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RMS Likes Crowd Supply, Riddell Pokes Ubuntu & More…

FOSS Week in Review

While Larry Cafiero is up in Portland having himself a merry auld time at OSCON, I’m in the sweltering heat and humidity of North Carolina, normal for this time of year, with dreams of All Things Open swirling through my head. ATO, because it’s the next conference I’ll be able to attend — and because it happens in October, when the weather around here is much more tolerable.

Crowd Supply logoWhile Larry’s been keeping an eye on things at the self-proclaimed most-important-open-source-conference-in-the-multiverse, I’ve been keeping an eye on the happenings in the FOSS world elsewhere. In the process, I’ve managed to make Larry part of this Week in Review.

RMS Likes Crowd Supply: Yesterday, Larry reported on the super cool and secure Librem 13 and Librem 15 laptops being offered by Purism. On the same day, Ars Technica published what’s sort of the story behind that story. It seems that Purism’s two laptops were at least in part funded through a campaign with the crowd funding site Crowd Supply. Not much news there, as practically everything these days goes through some kind of crowd funding process. What is news, as the folks at Ars report, is that the godfather-of-free-software, Richard Stallman, is a supporter of the Crowd Supply platform. So much so that the crowd sourcing company has entered into a partnership with Stallman and the Free Software Foundation (FSF). Not a bad match, considering the fact that Crowd Supply has mainly focused on open source hardware and software projects.

The agreement between the two organizations is a two way street, one that should be good on many levels for free tech. As part of the agreement, Crowd Supply has already redesigned its website to bring it into compliance with FSF’s Free Javascript Campaign — meaning that users will be able to use the site without running any non-free software. Going forward, the crowd funder will work with FSF on more software and hardware projects that pass FSF muster, which includes FSF’s famous “four freedoms.” In return, FSF officially endorses Crowd Supply as its funding platform of choice, and will recommend the site to developers who are seeking funding for open source projects.

So what does Richard Stallman, who recently has been very vocal in telling us about organizations he doesn’t like, think of this? He says he’s happy about the agreement because Crowd Supply “respects people‚Äôs freedom while asking them to donate to projects.”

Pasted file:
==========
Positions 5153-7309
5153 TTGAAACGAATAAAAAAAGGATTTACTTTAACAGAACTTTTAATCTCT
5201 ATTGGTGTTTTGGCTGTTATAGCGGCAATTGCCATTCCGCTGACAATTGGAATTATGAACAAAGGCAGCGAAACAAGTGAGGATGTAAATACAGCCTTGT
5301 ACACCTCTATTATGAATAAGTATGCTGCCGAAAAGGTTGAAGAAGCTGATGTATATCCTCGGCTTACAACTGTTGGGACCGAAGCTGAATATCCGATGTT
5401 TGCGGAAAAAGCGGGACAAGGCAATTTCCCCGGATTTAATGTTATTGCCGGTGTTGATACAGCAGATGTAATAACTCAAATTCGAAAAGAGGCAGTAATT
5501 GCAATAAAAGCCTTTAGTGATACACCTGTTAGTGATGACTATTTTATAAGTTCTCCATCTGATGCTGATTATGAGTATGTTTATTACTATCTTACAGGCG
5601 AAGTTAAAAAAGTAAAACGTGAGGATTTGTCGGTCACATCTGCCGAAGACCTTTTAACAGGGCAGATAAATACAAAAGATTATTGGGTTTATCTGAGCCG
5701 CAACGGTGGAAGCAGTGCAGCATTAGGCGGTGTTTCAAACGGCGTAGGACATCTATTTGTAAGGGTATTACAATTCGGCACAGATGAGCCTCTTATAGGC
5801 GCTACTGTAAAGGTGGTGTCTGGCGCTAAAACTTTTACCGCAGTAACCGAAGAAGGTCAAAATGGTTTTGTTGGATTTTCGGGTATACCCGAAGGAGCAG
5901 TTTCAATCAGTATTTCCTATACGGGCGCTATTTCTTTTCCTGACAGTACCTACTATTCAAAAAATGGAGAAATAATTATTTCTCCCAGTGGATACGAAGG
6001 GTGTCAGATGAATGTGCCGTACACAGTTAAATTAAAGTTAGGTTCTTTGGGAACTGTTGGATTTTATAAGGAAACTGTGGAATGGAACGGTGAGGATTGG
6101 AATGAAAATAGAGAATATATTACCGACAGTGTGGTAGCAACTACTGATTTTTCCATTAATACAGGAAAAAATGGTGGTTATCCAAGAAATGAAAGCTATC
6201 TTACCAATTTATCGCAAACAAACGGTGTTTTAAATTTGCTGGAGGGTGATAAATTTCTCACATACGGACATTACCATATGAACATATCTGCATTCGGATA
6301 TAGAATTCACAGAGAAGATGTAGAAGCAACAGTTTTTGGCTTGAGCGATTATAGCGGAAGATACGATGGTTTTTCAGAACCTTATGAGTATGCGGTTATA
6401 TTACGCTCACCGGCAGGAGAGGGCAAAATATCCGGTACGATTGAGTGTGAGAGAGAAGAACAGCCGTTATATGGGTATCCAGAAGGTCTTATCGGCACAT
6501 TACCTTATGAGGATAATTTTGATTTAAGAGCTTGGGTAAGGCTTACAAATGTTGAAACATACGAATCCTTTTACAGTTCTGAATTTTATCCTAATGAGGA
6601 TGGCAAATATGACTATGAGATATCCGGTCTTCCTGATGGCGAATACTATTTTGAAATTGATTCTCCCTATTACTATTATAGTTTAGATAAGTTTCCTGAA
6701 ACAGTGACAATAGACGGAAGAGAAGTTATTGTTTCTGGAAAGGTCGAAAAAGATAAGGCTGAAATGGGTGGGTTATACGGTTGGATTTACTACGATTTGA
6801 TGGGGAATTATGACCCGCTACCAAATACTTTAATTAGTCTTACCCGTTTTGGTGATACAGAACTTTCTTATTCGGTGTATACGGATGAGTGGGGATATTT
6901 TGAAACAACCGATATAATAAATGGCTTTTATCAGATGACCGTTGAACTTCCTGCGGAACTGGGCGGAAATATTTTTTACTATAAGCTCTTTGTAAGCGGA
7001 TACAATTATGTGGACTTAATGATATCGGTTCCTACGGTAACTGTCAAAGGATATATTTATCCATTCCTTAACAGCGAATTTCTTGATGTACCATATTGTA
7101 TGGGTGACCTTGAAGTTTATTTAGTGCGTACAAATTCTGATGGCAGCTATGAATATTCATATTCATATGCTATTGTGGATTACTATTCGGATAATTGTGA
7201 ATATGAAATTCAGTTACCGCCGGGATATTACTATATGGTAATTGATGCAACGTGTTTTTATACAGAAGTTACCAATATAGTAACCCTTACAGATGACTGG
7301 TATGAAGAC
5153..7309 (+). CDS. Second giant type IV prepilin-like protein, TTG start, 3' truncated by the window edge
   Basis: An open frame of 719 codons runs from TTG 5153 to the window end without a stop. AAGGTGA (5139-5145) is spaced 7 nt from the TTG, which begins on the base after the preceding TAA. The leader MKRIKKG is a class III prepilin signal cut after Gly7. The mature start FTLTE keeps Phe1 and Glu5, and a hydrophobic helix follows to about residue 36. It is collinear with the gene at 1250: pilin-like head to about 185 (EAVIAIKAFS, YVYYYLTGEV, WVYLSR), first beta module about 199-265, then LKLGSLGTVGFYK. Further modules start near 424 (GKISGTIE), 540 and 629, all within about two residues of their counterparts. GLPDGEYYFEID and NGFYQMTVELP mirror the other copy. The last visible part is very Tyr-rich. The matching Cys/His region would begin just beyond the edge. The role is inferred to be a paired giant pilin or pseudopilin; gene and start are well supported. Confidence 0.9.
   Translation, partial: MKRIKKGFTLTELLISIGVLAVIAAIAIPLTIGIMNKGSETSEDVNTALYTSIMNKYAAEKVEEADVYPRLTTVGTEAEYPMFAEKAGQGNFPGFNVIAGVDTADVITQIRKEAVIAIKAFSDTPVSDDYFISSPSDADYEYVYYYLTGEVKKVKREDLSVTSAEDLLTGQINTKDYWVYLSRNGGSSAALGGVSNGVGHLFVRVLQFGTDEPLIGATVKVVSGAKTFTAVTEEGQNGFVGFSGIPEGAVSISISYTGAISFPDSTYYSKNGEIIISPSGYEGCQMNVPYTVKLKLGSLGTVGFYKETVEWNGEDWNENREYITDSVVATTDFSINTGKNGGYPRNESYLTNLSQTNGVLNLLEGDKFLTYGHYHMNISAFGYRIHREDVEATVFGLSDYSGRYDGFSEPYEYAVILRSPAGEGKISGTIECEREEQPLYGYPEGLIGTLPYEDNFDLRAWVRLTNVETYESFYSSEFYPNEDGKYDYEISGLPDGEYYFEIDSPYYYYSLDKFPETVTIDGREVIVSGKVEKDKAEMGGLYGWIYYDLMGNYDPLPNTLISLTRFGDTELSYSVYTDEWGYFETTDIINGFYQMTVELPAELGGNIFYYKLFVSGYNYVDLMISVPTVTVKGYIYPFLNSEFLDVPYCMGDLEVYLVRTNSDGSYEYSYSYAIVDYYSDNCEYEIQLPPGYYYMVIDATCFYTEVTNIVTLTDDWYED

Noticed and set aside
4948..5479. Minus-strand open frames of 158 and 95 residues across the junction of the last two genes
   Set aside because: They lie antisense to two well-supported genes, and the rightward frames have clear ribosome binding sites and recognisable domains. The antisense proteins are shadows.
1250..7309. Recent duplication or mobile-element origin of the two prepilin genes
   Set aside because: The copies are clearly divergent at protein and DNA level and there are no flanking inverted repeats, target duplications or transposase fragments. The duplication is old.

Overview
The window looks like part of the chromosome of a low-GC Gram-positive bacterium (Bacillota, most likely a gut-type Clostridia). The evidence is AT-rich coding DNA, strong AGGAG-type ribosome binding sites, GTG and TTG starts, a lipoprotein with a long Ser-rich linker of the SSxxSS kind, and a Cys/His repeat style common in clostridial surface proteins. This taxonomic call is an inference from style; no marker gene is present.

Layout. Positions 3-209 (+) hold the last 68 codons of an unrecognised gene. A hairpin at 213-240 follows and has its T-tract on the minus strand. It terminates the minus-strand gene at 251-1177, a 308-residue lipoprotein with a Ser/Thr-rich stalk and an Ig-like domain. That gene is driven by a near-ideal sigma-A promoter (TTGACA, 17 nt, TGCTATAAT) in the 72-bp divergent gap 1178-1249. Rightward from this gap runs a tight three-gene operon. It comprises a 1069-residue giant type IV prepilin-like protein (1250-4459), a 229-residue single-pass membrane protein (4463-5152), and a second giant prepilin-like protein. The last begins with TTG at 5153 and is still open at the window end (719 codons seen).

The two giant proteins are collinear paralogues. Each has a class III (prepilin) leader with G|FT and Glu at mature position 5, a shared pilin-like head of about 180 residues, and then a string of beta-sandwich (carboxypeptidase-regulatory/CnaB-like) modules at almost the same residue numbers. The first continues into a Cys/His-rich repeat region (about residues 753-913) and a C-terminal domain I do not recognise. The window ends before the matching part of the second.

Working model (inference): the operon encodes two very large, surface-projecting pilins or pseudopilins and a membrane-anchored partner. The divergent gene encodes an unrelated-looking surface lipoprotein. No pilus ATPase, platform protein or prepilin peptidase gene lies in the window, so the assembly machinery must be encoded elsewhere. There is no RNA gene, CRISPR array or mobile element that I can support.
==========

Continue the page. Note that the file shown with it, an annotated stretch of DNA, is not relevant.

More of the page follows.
Jonathan Riddell remains a thorn in Ubuntu’s side. On Wednesday, he asked the Ubuntu Community Council to remove the Canonical Intellectual Property policy from the Ubuntu website, or at least move it, in order to remove confusion.

“It was revealed last week that is policy breached the GPL and still leaves open numerous gaps in the ability of people to freely share, copy and modify Ubuntu,” he wrote. “It is hurting the reputation of Ubuntu as a welcoming and functional free software project that respects the licence of the upstreams we depend on.”

For background, I’ll refer you to Larry Cafiero’s report in our last Week in Review about the ongoing saga between the FSF and Ubuntu over Canonical’s licensing policies.

Anyway, Softpedia reported yesterday that Riddell took back his request after Alan Pope and other members of the Ubuntu community explained that the Council doesn’t exercise any control over the Ubuntu website.

If I were Larry, at this point I’d bring up the still missing $143,000 in donations to Ubuntu, but I’m not, so I’ll leave that alone.

An OSCON Keynote Observation: For the last two days, I’ve been spending my noon hours here on the East Coast, watching the OSCON keynote addresses as they’ve streamed live here on FOSS Force. Although they’ve all been top notch and informative, I especially enjoyed yesterday’s closing address by Mikey Dickerson, who is nowadays part of the United States Digital Services Team, a job he got after being called in to fix the then far-from-ready-for-prime-time federal health care website before it went live.

In my estimation, he also offered the keynotes’ most quotable quote when summing up the work he did getting the site ready for the millions of Americans who would be depending on it: “It was the hardest thing I have ever done. It was the worst thing I have ever done. It was also the best thing I have ever done.”

As for me, writing this Week in Review has been none of those things.

Larry will be back next week, all rested and raring to go. Until then, may the FOSS be with you…

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